Brash, loud (both vocally and visually), with a heart full of gold, Colin Baker’s tenure as the Doctor was short lived but loved by many. A far darker character than most of his predecessors, the 6th Doctor began his reign by trying to kill his companion (the woman he’d just sacrificed his previous life to save) and imposing exile upon himself for his actions. Craziness aside (mostly), the Doctor went on to save the Earth from the Cybermen, avert an intergalactic war, came face to face with his second incarnation and be put on trial by his own people… again. These are my personal top 3 6th Doctor adventures.
“I shall beat it into submission... with my charm.”
Whilst performing maintenance on the TARDIS Chameleon Circuit, the Doctor and Peri follow a distress signal to 1985 Earth, stumbling across a whole Cybermen strike force in the London Sewers, not to mention Commander Lytton and his Dalek replica policemen from Resurrection of the Daleks. The TARDIS is captured by the Cybermen and taken to Telos, their adopted planet, where the Doctor realises the Cybermen plan to change the course of history by travelling back in time and diverting Halley’s comet towards Earth.
Ok, so the plot may be slightly convoluted, but the episode has some great highlights and makes a load of reference to the shows rich history. For a start the TARDIS lands in the same junkyard where it all began, bringing the Doctor back to the shows humble beginnings. Furthermore, the plot centres around the Cybermen trying to change their own history. In the first Cybermen story, The Tenth Planet, the rudimentary Cybermen turn their home planet, Mondas, into a ship in an attempt to move it closer to the sun after it drifts out of orbit. Mondas drifts too close to Earth and is destroyed in the process, with a little help from the Doctor. Attack of the Cybermen deals with the consequences of what happened to Mondas, showing the lengths the parasitic cyborgs go to to survive; taking over a planet and all but wiping out the indigenous species for their giant fridges for hibernation, as we later see in Tomb of the Cybermen.
Attack of the Cybermen was slated by the media of the day as being too violent, one of the factors leading to the shows hiatus, which I think is absolute bullshit. Attack shows a far more realistic interpretation of what life with the Doctor would be. It’s dangerous, violent and the threat is reflected in the characters. The Doctor stabs a Cyberman in the chest and shoots the Controller several times, not to mention Lytton’s torture and partial Cyber-conversion, which was terrifying to watch, and his final act of sacrifice, detaching himself from the machines and stabbing the Cyber-controller to save the Doctor is something that will stay with me for my whole life. Attack of the Cybermen gave me nightmares and cemented my fear and morbid adoration of the Cybermen!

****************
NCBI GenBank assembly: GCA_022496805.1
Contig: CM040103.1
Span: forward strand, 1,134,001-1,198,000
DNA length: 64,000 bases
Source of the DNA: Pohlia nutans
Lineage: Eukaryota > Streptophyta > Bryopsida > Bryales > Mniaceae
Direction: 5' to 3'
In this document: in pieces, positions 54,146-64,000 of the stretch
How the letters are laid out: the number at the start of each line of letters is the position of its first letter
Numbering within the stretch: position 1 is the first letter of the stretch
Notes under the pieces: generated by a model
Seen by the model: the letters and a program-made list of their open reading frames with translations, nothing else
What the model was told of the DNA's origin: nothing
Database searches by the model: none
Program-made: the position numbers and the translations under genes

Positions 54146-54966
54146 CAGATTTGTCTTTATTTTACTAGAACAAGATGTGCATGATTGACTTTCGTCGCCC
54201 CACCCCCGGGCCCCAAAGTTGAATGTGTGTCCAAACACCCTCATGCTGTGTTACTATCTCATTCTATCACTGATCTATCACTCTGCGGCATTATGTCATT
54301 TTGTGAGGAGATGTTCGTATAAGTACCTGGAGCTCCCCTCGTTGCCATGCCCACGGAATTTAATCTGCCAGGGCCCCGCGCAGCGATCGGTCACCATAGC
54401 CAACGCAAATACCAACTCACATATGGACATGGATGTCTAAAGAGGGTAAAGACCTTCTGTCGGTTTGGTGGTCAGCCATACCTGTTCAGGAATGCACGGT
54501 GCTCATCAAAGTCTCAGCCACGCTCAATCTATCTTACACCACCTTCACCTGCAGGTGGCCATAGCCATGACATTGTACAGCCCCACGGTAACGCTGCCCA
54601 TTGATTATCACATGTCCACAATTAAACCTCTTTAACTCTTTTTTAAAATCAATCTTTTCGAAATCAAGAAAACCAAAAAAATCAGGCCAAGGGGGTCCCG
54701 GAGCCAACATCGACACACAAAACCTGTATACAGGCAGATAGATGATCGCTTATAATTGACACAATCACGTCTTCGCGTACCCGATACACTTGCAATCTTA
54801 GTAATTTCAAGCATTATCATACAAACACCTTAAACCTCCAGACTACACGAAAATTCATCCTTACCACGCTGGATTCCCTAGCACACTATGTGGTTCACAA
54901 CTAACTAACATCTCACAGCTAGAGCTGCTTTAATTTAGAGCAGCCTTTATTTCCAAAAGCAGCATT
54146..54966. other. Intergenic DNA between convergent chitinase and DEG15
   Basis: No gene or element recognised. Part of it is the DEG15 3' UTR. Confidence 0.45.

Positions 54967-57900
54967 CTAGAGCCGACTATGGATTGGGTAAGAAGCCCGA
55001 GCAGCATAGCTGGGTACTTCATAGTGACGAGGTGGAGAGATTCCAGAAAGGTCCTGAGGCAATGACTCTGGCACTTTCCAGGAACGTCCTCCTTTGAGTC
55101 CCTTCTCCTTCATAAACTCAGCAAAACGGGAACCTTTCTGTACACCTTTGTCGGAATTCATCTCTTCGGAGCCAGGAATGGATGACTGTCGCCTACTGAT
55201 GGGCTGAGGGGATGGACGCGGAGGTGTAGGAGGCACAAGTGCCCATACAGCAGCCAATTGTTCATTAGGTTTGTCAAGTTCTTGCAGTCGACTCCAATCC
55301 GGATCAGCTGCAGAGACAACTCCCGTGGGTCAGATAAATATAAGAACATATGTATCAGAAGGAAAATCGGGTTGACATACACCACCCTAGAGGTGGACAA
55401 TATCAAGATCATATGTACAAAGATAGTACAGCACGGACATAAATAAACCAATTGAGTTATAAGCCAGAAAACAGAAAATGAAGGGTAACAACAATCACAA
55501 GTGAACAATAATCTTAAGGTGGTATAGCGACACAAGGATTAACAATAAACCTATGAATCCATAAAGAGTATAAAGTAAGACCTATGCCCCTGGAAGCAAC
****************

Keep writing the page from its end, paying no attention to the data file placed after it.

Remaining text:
The Doctor and Peri travel to Varos to find components for the TARDIS, but accidently find themselves caught in a colony run by an oppressive. Mistaken for rebels, they’re forced to take part in the colony’s sole form of entertainment; televised live, sadistic torture and executions.
Vengeance on Varos is dark and twisted, taking an already violent concept and magnifying it. Though not the best story of the era, Varos deserves a place on this list for being bold enough to actually do what it does. We see acid baths, psychological and physical torture, and more that anything else, we see citizens of the colony watching and enjoying it! Like with Attack if the Cybermen, this episode was a huge contributing factor to the shows cancelation and I agree that it does cross the line, however crossing the line is exactly what was needed.
In many ways, the story has influenced parts of NuWho, particularly Platform1/The Games Station. In Vengeance on Varos, public execution was a form of entertainment, much like the Games Station from Bad Wolf, however this story finishes with the people being freed and the games ending. They’re wondering what to do next, in a similar manner to humanity at the end of The Long Game, though they then descend into sadism. To be honest though, who can blame them. Reality TV is just a small step away from torture in real life. If The X-Factor was this sick, we’d probably enjoy it a lot more!
What’s not to love about Revelation of the Daleks? It continues the theme of darkness, violence and boundary pushing stories that were rife in Colin Bakers era, yet still manages to make you a giddy fanboy at the same time.
Necros, the planet of the dead, where, if you’re rich, you can have your body cryogenically frozen until science can extend your life. The Doctor and Perry visit so the Doctor can pay last respects to a friend, however he falls victim to a trap set by ‘The Great Healer’, revealed to be none other than Davros (as if the title didn’t give it away…) who is mutating the frozen bodies into a new species of Dalek, liquidating the remains and sending them across the galaxy as food to fund his schemes.
Davros isn’t as safe as he thinks however, with the remnants of his original army closing in to arrest him and a mercenary hired to assassinate him, Darvos must use his cunning to survive.
Ok, so we have mutated, dismembered heads, a galaxy unwittingly surviving on cannibalism and a new army of Daleks growing, ready to conquer the universe… sounds like the perfect recipe for a Doctor Who story to me. Still, it wasn’t all disgusting, the episode featured some genuinely comical and surreal moments, such as the DJ entertaining the almost deceased with his best Elvis impression, or the haplessly in love Tasambeker who we can’t help but feel sorry for, even if she is a little Fatal Attraction.